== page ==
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Research Papers

A Nonlinear Gain-Scheduling Compensation Approach Using Parameter-Dependent Lyapunov Functions

[+] Author and Article Information
Fen Wu

Department of Mechanical and
Aerospace Engineering,
North Carolina State University,
Raleigh, NC 27695
e-mail: fwu@eos.ncsu.edu

Xun Song

Science and Technology on Aircraft
Control Laboratory,
Beihang University,
Beijing 100191, China
e-mail: songxun@asee.buaa.edu.cn

Zhang Ren

Science and Technology on Aircraft
Control Laboratory,
Beihang University,
Beijing 100191, China
e-mail: renzhang@asee.buaa.edu.cn

1Corresponding author.

Contributed by the Dynamic Systems Division of ASME for publication in the JOURNAL OF DYNAMIC SYSTEMS, MEASUREMENT, AND CONTROL. Manuscript received October 10, 2014; final manuscript received October 8, 2015; published online November 12, 2015. Editor: Joseph Beaman.

J. Dyn. Sys., Meas., Control 138(1), 011007 (Nov 12, 2015) (10 pages) Paper No: DS-14-1408; doi: 10.1115/1.4031845 History: Received October 10, 2014; Revised October 08, 2015

This paper addresses the gain-scheduling control design for nonlinear systems to achieve output regulation. For gain-scheduling control, the linear parameter-varying (LPV) model is obtained by linearizing the plant about zero-error trajectories upon which an LPV controller is based. A key in this process is to find a nonlinear output feedback compensator such that its linearization matches with the designed LPV controller. Then, the stability and performance properties of LPV control about the zero-error trajectories can be inherited when the nonlinear compensator is implemented. By incorporating the exosystem, nominal input, and measured output information into the LPV model, the LPV control synthesis problem is formulated as linear matrix inequalities (LMIs) using parameter-dependent Lyapunov functions (PDLFs). Moreover, explicit formulae for the construction of the nonlinear gain-scheduled compensator have been derived to meet the linearization requirement. Finally, the validity of the proposed nonlinear gain-scheduling control approach is demonstrated through a ball and beam example.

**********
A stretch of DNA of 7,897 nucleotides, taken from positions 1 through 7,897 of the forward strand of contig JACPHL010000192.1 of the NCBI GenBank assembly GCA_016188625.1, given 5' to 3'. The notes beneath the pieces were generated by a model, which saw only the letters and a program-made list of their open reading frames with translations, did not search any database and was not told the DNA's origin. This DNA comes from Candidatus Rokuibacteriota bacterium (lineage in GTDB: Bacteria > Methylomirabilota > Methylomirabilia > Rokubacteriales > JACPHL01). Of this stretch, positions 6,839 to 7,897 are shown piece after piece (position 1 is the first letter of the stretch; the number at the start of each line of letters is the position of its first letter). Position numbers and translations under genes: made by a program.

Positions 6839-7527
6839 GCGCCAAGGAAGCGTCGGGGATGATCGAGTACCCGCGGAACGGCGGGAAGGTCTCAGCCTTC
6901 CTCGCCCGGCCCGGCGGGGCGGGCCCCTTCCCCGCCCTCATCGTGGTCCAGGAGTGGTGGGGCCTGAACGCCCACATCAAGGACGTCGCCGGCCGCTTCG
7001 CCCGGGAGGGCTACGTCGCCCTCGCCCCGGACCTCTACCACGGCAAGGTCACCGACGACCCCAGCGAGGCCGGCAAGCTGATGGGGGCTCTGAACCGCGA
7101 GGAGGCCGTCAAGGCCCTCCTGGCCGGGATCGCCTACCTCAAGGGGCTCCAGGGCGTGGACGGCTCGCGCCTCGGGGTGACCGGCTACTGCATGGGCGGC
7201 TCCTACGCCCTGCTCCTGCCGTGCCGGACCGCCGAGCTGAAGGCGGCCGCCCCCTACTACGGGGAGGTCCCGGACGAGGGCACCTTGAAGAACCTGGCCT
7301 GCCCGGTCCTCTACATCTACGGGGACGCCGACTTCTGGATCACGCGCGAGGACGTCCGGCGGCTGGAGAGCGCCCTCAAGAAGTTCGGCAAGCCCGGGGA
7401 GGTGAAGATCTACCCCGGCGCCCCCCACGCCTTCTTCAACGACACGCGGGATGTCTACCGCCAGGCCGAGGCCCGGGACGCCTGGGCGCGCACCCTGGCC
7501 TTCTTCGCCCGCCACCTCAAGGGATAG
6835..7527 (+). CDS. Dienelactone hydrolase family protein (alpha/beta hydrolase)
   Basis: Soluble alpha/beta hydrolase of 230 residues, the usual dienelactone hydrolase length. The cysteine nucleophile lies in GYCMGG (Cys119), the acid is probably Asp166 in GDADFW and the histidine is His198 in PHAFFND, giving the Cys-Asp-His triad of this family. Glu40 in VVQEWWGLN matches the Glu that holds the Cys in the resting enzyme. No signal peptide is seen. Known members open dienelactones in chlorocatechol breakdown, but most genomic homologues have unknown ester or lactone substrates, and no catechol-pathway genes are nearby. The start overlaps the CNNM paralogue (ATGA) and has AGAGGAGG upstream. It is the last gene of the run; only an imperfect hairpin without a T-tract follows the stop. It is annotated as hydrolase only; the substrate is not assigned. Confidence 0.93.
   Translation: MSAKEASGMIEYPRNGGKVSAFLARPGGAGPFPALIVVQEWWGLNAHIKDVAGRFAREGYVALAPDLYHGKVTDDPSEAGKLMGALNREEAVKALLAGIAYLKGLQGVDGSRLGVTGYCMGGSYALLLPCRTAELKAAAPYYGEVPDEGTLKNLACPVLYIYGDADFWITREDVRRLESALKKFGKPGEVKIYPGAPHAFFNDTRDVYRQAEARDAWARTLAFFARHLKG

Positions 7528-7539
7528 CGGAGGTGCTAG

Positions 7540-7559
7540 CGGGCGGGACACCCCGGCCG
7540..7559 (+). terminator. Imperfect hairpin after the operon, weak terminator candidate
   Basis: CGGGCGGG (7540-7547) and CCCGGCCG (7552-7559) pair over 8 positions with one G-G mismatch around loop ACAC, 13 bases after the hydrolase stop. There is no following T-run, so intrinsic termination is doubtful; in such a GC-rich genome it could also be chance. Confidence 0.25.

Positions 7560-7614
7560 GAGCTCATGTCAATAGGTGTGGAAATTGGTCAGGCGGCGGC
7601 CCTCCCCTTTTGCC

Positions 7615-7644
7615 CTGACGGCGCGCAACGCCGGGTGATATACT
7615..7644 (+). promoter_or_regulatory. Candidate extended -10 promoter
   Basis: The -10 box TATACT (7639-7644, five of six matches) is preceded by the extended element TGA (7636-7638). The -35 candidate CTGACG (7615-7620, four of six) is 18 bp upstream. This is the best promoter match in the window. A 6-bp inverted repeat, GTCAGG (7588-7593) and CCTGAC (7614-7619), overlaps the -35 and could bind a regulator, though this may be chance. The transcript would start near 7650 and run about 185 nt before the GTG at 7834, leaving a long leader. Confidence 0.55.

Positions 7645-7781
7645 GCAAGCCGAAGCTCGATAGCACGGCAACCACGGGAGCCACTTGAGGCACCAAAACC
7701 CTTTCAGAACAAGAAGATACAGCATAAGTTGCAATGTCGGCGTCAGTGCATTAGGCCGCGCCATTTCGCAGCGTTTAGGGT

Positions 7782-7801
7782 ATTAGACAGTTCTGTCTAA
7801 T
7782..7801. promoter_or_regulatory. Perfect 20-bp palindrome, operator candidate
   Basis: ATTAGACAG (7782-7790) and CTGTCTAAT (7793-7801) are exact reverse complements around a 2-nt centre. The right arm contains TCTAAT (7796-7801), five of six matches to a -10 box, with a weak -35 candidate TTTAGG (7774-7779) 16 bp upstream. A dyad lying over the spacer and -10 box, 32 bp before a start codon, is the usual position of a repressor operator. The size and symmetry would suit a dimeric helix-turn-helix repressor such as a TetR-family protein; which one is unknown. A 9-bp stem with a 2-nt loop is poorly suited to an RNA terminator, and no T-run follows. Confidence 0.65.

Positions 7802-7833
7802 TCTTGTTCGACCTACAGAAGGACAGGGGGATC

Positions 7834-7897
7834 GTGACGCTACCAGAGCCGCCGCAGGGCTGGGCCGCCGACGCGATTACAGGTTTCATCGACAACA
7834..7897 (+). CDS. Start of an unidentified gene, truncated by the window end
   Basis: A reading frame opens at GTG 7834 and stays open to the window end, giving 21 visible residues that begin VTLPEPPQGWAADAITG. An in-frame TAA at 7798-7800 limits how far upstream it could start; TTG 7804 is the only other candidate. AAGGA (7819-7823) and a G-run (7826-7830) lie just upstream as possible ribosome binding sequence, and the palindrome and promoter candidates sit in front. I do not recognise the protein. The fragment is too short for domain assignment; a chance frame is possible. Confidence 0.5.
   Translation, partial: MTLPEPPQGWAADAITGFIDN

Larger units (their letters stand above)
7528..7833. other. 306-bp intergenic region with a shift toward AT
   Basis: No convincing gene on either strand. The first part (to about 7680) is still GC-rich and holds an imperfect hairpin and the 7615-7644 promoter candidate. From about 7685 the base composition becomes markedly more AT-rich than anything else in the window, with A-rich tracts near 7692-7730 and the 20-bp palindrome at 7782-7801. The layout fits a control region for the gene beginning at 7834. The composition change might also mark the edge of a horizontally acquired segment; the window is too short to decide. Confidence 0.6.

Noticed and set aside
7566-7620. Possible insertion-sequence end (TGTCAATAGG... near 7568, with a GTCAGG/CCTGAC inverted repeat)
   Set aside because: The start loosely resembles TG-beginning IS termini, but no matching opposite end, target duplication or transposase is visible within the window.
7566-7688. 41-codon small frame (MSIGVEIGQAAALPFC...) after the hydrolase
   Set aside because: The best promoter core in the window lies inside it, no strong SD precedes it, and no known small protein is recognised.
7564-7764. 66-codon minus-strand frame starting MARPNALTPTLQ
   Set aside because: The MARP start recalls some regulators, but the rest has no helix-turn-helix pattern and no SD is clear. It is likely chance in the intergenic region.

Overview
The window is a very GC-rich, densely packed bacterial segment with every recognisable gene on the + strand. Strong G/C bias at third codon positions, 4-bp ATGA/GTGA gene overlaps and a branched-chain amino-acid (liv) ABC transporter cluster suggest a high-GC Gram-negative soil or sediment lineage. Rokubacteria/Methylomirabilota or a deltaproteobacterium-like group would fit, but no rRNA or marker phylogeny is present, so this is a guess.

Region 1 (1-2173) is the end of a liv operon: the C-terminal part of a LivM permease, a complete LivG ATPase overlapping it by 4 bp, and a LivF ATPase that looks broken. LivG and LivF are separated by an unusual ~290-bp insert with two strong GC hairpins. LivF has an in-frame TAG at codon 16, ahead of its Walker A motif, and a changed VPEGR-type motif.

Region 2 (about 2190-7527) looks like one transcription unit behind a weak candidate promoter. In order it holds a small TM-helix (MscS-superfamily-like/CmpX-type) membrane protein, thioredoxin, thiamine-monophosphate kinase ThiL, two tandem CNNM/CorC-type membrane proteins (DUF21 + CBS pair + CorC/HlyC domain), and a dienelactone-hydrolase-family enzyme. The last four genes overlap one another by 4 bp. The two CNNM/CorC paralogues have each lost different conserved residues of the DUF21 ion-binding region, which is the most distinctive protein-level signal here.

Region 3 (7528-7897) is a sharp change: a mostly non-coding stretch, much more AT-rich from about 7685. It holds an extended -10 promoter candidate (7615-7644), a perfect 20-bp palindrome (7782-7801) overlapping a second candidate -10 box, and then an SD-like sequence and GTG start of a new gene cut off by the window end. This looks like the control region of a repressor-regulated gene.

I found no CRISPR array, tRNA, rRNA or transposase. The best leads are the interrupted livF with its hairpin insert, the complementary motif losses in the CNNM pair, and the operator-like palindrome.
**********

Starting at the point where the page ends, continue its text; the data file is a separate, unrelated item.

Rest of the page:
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Figures

Grahic Jump Location
Fig. 1

The nonlinear ball and beam system [21]

Grahic Jump Location
Fig. 2

Ball tracks a constant-velocity position change: (a) ball position response, (b) position tracking error, (c) beam angle response, and (d) control torque

Grahic Jump Location
Fig. 3

Ball tracks a piecewise linear position reference input: (a) ball position response, (b) position tracking error, (c) beam angle response, and (d) control torque

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